Jason Fitzgerald over at Strength Running posted an interesting article today, How Much Mileage Should You Run During Marathon Training? that emphasises a great point:
Every day, I get questions from my readers about the marathon:
- “Should I take a gel every 4 miles or every 3 miles during the race?”
- “What brand of salt stick do you recommend?”
- “Should I race in compression socks?
But the most important factor that affects how well you’ll race is not any of the above issues.
It’s how much weekly mileage you’re capable of running.
The principle is simple: run more and you’ll race faster.
He goes on to include stats and make two vital points:
- Running more helps you race faster
- Running easy is critical for balance.
… and I couldn't agree more. I wrote a quick response in the post, but thought I'd expand a bit more here.
I'd heard this sage advice for years but never acted upon it. Why would I? I was doing well on my 60-100km per week training, loaded with interval sessions and tempo runs, and was posting some pretty decent times so didn't feel the need to change anything. It was only after more reading, researching, more maturity and an increased desire to improve my times that I started experimenting with upping my mileage instead of intensity, and quite considerably.
So did it work? What do you think?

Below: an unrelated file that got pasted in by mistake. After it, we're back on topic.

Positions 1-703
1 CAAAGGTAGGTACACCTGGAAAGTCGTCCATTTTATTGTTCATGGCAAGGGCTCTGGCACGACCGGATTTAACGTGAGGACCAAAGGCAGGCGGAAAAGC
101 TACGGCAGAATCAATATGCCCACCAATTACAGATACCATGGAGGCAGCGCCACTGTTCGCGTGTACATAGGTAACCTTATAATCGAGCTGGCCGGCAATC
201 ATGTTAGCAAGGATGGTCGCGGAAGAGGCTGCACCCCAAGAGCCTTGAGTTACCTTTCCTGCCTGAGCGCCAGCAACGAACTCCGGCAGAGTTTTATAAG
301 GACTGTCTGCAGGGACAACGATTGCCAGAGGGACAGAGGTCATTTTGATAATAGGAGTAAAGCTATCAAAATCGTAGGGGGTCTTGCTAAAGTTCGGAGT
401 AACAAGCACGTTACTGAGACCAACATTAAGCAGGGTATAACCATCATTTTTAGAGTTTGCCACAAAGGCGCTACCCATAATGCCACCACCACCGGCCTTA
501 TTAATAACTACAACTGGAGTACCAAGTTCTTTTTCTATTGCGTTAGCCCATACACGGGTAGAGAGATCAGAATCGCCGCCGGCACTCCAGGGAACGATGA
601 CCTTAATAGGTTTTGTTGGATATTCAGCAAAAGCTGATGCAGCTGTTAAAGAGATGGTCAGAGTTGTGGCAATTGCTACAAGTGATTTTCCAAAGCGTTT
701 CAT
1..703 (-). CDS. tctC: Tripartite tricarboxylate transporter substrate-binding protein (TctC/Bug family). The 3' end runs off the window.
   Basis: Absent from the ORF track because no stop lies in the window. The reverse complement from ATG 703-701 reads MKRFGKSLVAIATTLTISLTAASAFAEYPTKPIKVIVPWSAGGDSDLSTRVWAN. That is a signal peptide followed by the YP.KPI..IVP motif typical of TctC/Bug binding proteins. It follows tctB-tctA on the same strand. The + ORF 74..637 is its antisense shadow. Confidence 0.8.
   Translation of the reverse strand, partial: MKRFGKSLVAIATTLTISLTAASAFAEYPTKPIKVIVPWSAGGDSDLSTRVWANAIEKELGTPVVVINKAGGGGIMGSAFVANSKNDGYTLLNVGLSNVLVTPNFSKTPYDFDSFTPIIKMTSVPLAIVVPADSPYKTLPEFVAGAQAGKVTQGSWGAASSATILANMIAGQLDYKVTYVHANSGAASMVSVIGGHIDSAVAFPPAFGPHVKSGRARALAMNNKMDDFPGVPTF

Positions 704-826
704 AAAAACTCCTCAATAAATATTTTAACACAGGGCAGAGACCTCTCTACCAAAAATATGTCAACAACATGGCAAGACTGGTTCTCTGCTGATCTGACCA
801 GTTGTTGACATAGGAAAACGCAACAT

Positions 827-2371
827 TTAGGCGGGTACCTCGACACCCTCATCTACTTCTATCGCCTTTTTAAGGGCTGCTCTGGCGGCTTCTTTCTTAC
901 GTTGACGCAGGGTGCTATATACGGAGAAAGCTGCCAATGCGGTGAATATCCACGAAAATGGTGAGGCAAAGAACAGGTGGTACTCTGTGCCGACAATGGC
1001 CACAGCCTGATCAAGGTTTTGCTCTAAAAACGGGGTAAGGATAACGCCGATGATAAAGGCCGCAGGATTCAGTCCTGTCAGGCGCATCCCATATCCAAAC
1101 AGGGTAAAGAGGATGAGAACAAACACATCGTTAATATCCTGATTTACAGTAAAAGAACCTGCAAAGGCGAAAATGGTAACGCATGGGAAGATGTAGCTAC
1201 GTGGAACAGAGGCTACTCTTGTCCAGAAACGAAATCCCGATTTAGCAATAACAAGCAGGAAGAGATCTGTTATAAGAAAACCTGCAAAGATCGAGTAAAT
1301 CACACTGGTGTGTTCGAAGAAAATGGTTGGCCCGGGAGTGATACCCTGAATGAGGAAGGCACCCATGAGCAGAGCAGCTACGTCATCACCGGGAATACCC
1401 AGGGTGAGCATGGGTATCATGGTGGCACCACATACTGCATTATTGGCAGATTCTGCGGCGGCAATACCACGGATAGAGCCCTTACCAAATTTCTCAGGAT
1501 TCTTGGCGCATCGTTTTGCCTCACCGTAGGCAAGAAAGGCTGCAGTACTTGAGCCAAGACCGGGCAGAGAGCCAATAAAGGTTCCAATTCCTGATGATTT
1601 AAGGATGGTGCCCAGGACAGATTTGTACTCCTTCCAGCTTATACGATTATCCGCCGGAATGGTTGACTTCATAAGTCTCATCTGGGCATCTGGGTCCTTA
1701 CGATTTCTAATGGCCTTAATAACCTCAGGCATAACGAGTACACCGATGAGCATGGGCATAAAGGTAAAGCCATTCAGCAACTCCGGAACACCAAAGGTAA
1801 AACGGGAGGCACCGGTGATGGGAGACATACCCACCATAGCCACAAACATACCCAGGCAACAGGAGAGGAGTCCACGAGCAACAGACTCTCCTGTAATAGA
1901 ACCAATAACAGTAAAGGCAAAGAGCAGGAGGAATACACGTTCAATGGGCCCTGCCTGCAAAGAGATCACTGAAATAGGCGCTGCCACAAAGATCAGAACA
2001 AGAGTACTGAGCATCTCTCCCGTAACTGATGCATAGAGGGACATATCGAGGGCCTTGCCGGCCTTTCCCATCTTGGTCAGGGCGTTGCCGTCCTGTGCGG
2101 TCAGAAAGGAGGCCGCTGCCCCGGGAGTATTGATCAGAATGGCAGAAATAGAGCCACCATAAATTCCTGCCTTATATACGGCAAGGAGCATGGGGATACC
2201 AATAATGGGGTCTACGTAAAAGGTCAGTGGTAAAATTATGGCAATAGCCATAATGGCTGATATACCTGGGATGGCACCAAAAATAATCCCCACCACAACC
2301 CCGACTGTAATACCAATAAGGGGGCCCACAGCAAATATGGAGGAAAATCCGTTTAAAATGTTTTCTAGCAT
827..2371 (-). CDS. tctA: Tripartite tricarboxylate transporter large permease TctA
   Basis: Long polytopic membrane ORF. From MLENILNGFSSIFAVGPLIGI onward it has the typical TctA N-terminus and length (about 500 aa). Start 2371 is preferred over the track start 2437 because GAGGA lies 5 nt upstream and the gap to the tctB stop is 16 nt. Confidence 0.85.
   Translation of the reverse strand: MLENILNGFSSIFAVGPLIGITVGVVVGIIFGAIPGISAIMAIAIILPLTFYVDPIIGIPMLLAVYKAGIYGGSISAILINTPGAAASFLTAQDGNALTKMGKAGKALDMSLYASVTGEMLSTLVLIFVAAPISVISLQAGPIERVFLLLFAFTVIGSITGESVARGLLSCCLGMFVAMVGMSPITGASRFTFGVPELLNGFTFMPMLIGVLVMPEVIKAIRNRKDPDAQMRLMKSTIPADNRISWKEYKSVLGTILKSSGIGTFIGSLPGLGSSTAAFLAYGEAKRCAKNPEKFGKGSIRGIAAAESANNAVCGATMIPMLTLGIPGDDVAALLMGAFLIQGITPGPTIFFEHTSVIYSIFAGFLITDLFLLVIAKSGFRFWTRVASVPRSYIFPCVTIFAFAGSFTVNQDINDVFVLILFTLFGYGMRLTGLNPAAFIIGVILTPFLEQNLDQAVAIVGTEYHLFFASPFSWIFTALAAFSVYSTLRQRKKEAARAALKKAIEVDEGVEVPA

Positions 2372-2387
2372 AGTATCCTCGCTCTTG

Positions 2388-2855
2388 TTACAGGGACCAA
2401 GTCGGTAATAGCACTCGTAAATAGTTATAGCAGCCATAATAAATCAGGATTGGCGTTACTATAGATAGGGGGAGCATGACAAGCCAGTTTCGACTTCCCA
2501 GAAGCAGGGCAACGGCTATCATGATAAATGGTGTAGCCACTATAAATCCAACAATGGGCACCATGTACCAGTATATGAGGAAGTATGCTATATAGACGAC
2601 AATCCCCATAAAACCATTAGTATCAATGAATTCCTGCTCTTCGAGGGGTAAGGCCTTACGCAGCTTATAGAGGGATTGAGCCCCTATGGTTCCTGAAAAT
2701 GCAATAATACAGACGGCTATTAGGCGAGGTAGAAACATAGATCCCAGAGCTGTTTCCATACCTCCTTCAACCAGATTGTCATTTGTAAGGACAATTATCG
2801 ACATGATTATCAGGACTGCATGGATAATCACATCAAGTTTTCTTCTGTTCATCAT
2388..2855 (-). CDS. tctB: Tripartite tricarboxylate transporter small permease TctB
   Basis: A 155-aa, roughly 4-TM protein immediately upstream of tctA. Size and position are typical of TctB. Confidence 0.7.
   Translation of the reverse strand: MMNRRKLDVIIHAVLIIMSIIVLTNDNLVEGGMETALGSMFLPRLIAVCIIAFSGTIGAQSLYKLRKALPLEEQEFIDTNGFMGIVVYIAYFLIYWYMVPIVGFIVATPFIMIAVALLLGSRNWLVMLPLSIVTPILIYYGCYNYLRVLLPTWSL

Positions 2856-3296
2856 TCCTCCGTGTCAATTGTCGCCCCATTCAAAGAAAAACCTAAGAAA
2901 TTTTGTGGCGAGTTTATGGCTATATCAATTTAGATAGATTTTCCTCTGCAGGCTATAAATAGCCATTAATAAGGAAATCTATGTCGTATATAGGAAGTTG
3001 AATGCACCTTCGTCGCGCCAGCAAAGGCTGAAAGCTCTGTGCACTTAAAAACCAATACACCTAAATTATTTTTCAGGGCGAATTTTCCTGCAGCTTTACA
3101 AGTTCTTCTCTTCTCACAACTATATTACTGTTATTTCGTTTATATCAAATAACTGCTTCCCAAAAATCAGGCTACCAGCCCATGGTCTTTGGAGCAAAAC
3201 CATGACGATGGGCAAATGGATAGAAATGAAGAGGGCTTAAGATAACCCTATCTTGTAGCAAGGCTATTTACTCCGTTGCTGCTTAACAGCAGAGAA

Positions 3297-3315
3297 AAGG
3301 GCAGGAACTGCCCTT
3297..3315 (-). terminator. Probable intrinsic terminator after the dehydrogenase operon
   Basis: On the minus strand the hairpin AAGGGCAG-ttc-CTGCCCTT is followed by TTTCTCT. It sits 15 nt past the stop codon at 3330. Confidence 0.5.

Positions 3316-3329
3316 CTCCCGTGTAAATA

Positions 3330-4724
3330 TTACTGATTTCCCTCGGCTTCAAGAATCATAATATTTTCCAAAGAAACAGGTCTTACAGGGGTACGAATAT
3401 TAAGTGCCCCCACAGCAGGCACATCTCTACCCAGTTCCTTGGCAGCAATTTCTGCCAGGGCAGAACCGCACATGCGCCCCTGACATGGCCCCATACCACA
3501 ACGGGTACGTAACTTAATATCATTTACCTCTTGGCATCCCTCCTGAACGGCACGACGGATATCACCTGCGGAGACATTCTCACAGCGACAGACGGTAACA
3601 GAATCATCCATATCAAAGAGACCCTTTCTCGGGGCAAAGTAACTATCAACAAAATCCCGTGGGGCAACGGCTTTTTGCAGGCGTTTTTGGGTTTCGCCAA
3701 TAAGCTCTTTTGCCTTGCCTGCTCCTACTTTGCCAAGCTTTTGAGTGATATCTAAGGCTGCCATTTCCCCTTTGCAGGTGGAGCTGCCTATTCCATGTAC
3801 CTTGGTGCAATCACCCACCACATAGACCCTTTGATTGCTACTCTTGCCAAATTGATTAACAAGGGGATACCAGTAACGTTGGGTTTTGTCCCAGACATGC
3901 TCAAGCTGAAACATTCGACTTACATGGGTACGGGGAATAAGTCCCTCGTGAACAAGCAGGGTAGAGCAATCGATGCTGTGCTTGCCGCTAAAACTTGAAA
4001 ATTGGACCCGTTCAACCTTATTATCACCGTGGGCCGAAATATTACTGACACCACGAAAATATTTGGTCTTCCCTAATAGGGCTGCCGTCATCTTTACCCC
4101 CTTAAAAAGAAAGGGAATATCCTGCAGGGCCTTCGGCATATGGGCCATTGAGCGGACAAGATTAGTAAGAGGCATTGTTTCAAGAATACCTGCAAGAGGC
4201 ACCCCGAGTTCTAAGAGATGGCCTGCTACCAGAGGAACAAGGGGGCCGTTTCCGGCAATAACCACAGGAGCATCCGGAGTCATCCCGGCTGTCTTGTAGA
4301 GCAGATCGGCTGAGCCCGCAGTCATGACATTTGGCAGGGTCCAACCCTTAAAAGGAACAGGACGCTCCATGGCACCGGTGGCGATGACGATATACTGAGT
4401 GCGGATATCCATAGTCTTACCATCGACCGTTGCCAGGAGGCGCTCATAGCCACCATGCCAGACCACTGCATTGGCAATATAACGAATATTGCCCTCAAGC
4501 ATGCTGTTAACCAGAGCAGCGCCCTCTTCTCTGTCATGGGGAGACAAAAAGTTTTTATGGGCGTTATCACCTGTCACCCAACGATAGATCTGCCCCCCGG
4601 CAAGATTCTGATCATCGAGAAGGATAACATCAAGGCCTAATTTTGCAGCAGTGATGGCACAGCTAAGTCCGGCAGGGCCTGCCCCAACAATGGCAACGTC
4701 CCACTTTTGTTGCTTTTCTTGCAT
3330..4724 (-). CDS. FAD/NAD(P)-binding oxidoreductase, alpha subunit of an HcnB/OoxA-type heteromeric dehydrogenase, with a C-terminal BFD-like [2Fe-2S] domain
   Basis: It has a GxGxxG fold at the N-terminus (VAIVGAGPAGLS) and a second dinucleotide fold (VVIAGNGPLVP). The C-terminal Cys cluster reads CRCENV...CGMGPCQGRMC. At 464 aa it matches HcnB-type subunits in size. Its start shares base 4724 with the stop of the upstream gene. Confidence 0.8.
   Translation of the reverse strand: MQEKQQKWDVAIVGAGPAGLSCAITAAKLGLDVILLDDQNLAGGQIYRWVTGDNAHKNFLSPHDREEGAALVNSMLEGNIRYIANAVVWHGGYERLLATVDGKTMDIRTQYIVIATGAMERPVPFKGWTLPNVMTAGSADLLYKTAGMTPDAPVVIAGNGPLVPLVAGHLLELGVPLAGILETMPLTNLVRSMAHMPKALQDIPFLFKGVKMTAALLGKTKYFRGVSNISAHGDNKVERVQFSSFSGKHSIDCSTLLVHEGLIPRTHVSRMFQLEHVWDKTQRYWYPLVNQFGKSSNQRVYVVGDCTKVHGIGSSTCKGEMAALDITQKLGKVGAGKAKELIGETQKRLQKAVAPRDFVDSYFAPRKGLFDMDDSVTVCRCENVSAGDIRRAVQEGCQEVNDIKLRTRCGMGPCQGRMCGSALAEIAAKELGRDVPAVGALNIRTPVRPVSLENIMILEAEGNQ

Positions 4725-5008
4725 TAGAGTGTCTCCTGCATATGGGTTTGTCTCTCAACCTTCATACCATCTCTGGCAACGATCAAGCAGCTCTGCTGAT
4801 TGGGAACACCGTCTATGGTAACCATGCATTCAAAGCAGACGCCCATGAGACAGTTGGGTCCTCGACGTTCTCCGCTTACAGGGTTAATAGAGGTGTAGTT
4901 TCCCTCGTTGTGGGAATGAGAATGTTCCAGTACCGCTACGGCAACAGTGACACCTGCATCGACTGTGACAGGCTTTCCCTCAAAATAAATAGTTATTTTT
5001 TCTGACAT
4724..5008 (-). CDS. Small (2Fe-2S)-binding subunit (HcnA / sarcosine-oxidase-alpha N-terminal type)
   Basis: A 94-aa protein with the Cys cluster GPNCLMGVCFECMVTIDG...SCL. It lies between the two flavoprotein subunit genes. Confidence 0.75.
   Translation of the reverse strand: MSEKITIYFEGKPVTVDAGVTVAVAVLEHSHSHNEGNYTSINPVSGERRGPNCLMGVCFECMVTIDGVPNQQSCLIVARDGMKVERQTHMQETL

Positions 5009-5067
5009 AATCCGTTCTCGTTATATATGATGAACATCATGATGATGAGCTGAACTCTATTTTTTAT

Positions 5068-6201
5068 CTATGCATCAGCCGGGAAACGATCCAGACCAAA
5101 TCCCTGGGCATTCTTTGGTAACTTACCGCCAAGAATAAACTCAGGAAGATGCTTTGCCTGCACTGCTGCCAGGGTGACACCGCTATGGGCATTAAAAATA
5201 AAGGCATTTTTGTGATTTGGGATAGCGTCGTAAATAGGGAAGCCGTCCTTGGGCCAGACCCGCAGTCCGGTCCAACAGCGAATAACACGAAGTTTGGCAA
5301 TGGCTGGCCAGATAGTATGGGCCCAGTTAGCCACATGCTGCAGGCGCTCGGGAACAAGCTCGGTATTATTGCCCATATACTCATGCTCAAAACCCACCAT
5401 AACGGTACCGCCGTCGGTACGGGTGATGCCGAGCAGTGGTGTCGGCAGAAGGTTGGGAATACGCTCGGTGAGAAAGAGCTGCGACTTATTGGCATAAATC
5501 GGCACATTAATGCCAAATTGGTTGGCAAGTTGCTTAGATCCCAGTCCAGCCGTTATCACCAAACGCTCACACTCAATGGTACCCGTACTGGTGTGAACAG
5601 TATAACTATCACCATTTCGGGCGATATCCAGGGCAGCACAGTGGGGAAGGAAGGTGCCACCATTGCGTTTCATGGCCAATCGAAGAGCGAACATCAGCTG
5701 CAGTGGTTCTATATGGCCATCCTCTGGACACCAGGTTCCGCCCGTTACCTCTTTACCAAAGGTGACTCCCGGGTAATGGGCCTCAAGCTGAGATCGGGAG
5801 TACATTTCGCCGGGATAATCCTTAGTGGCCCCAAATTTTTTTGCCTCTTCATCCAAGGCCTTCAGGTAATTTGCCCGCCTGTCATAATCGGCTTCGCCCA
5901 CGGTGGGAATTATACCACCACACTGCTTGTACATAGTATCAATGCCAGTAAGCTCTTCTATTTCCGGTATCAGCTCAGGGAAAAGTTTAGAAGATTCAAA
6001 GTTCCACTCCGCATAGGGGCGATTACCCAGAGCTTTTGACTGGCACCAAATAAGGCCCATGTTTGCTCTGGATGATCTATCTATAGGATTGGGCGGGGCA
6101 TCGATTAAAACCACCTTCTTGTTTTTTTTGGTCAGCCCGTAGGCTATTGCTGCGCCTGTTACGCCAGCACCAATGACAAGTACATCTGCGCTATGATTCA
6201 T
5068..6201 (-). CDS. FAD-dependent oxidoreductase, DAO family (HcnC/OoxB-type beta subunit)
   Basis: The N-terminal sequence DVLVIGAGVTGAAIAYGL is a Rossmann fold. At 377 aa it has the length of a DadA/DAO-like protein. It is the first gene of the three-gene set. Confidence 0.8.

In 2015 I ran about 60-100km per week with a lot of tempo and interval work and set a marathon PB of 2:53:34 - my first ever sub-3 marathon. In 2016 I upped my peak training to 110-140km a week, cut down on the tempo and intervals a bit, blew up at Berlin, zipped up my Yuki suit, and pulled my PB down to 2:47:31. This year I upped my peak training to 130-170km a week (whilst training for the Comrades ultra-marathon), cut the tempos and intervals even more, and smashed out a new PB of 2:43:39 the week after a 170km training week.
I've set new PBs in all distances except 5K and 5M (I've not really raced these this year) off this training which was roughly following the 80/20 principal (it was closer to 85/15) with all of the low intensity being done at or below MAF. Using MAF as my go-to strategy meant I was able to increase my mileage quite significantly without putting too much strain on my body. MAF is also a perfect pace limiter and forces me to run easy and well within my capabilities.
So yes, I think I can definitely say this works and I'll be using a similar approach for next year's London marathon (should be getting a championship start 🤞) and Comrades ultra-marathon with a bit more emphasis on the high intensity and strength side of things to bring things back down closer to the 80/20 ratio and prepare my body for the beating the Comrades "down run" is going to dish out to me.